Oct 14, 2013

Are You Present? What Do You Remember About Your Day?

Over the last year my writing has forced me to choose content.  Like anyone that writes, we begin a journey to tell a story, share our knowledge, or entertain.  I first started sharing comedic monologues on the subject of manners.  I enjoy sharing protocol, laughing about regional differences, and encourage readers to inspect behavior at work, family, and social gatherings.....All, with a little advice and fun.  

Yes, it's true that someone will always seek recommendations for seating guests at a dinner party or how to address an envelope to a same sex couple who are also physicians.  Drs. Jane Smith and June Jones.  I am finding that manners' lessons are being replaced with a passion to improve upon social interactions vs. what to wear to a fiesta de quinceaƱera social event.  I'll follow the heart for now.

The passion is driven by an unreasonable inability to look the other way.  There are public
outcries and pleas to reform inconsiderate, rude, and self-absorbed people. I've read books promoting lesson plans to deal with rude people.  Some advocate that rudeness be addressed with calm and almost apathetic avoidance at all costs.  Isn't this counter intuitive?  To ignore is to omit.  No, I am not Catholic nor do I have vigilante initiatives.  In fact, we have all been witness to a good Samaritans willing to step up and confront a rude or obnoxious person to result in violence.  I don't suggest this and it is not worth the physical repercussions.   I do advocate action.  Here are ways you may easily address and provide a friendlier more civil society today.  

Be Present 

The key to practicing civility requires us to be "present".  When we are aware of our time and place, we are in tune with effect.  Believe this is simple and obvious? If so, ask yourself, "do I enjoy quiet time during my commute to and from work"?  We have replaced this opportunity to plan and reflect with chatter of our loud voices on mobile phones. As I sit in traffic waiting for a driver to kindly allow me to merge out of my subdivision, every single driver is glued to their phone.  These passersby are not flying at high speeds.  These vehicles are rolling and are no more than 15 feet in front of me blocking my way. Not one driver makes eye contact.  They are all miles away with Walter Mitty or texting the latest hump day joke.  Without their acknowledgement no courtesy is extended.  Without them aware of their surroundings, they are void.  And this is how many of us begin our day. Robotic we speed up to brake and wonder how we made it to work without remembering what we experienced.  We must be present, and connect with others.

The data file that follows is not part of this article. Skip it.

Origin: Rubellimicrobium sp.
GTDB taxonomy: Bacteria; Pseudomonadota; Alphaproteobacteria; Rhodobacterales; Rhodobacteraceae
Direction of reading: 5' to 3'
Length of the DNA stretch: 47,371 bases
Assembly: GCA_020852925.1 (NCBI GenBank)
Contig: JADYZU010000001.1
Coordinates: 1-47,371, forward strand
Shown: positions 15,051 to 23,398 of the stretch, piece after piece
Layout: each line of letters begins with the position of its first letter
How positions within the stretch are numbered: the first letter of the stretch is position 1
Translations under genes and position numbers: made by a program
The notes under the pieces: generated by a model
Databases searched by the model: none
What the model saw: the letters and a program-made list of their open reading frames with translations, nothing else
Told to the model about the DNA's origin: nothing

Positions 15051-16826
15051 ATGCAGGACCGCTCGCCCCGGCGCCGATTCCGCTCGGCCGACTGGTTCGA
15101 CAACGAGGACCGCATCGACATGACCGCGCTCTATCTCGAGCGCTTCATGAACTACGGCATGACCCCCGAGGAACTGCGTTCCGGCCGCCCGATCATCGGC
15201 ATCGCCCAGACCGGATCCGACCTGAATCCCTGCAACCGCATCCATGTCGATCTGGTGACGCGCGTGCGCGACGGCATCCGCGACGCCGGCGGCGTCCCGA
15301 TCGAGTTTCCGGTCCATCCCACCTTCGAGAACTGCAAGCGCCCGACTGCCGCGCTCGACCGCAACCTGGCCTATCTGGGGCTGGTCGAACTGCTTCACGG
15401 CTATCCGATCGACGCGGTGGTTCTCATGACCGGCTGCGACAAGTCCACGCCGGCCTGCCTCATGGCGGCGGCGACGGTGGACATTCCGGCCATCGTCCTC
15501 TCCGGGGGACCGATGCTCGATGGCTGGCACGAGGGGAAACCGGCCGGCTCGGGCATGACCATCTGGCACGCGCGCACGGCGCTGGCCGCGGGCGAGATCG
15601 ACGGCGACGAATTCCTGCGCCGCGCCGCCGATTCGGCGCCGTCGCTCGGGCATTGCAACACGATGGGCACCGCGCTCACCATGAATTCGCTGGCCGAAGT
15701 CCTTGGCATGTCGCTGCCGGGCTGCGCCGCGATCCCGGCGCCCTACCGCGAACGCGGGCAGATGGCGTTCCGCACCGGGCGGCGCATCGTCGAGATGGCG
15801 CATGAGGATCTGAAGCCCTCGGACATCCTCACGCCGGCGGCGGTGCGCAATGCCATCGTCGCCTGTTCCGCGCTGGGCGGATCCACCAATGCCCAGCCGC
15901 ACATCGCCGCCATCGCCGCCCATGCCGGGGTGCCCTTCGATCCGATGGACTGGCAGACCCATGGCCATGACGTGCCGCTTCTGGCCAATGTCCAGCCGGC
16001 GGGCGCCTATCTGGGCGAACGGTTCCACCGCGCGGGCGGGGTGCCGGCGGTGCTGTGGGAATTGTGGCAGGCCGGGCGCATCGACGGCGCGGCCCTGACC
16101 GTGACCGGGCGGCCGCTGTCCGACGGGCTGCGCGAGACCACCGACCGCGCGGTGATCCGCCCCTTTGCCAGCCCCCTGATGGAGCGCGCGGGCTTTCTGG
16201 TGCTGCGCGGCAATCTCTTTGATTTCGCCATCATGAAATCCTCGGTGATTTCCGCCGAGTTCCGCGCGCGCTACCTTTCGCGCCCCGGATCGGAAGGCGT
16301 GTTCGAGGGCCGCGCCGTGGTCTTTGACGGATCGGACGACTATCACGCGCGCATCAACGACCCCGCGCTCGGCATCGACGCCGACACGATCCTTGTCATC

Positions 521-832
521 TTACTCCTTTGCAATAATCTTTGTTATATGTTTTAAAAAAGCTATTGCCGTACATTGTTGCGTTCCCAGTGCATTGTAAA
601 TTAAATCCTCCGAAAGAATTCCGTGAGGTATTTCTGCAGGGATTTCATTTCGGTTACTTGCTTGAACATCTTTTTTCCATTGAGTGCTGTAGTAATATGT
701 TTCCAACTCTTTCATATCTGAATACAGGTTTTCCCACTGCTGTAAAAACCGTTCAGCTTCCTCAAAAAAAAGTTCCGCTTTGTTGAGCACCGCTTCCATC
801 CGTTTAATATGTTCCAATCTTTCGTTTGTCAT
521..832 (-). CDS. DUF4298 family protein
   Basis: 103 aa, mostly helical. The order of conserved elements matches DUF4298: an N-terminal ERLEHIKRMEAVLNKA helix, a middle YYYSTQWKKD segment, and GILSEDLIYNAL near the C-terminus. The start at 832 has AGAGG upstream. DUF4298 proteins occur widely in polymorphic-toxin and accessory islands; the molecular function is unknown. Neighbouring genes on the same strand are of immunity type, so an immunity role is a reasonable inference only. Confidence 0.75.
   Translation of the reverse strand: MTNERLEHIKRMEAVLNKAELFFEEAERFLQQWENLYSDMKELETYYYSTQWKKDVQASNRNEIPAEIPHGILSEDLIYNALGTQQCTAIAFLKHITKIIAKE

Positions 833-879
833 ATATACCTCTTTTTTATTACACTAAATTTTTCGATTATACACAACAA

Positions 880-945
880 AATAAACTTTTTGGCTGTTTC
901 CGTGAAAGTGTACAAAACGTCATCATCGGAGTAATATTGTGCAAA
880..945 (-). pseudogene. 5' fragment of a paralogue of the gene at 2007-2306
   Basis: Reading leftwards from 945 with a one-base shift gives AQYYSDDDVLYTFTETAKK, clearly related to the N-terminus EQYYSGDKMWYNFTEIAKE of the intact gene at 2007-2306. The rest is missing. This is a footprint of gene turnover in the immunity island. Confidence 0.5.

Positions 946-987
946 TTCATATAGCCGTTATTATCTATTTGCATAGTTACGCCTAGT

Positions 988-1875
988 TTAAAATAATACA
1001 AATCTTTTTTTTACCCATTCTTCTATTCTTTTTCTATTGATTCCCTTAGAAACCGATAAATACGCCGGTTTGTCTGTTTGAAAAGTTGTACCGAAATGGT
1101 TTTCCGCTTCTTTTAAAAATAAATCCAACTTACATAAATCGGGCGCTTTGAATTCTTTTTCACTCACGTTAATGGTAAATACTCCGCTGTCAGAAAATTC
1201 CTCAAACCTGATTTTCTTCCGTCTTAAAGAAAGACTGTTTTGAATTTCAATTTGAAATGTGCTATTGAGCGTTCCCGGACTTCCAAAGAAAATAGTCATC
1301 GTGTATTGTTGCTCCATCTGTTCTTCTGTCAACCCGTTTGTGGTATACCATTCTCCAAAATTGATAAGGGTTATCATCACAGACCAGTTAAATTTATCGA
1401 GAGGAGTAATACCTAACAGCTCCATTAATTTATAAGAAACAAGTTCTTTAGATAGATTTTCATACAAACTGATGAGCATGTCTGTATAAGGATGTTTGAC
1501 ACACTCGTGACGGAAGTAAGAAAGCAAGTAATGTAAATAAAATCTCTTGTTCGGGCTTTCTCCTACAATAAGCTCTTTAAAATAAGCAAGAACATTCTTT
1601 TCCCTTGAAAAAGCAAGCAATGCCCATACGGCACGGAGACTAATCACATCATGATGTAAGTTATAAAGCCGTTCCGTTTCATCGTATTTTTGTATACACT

Get Social - The most successful way to learn is to collaborate. We accelerate knowledge by sharing ideas, asking questions, and problem solving...together.  In order to successfully share, we must extend kindness to one another.  But many traditional learning institutions have been replaced with digital technology. We can enroll, attend, test, and graduate via on-line vehicles. Remote teams in "virtual offices" contribute to business success via Unified Communications' capabilities.  At any given moment, clients and co-workers know the "presence" of an individual, how long they have been "idle" or "away from their desk".  We can now contact them anywhere and anytime no matter their device.  Yes, we are efficient, productive, and can do more with less [people]. But at what cost?  This isn't the presence to which I was referring. 

With advanced technology our core social skills are in need of a major tune-up. We are not practicing patience, basic protocol, or manners.  We are missing the cultural and social opportunities only learned from face to face interaction. Yes, with one another.  

In the early 1990's while working at Xerox, a colleague made a comment I remember to this day. With the personal computer and internet readily available, she scothed at the future and a society lacking interaction and social skills. Like any skill, social ones are learned and are best when practiced and acknowledged. Are we there yet?  I may need to ask her for the winning lottery numbers this week.

Want to make a difference proactively? 
  • Yield to allow "one" to merge into traffic
  • Hold the elevator for someone
  • Walk a dog at a shelter
  • Lend a hand to your neighbor
  • Notice a stranger in need?  Offer to help (directions, heavy luggage, etc.)
  • Read to a child - slow down.  In fact, read to a dog.
  • Acknowledge and "SMILE" at someone next to you
  • Spread The Word
  • Attend a meeting in person and contribute 
  • Walk the campus of a university or museum and open your mind - It's autumn!
  • Be present and be aware.  There are people next to you 
Want to make a difference dealing with rude people
  • Kindly ask someone to lower their voice
  • When shoved, kindly say, Oh,excuse me!  It will wake them up.
  • When ignored in a meeting, ask for everyone's permission to speak 
  • When interrupted kindly acknowledge the interruption and ask if you may continue
  • When observing a young lady or young man oblivious to elderly people on public transit, kindly bring to their attention and ask them if they would relinquish their seat
  • When someone is short on cash at check-out, offer to assist based on your capability.

Need more recommendations?  hopehighbrow@gmail.com


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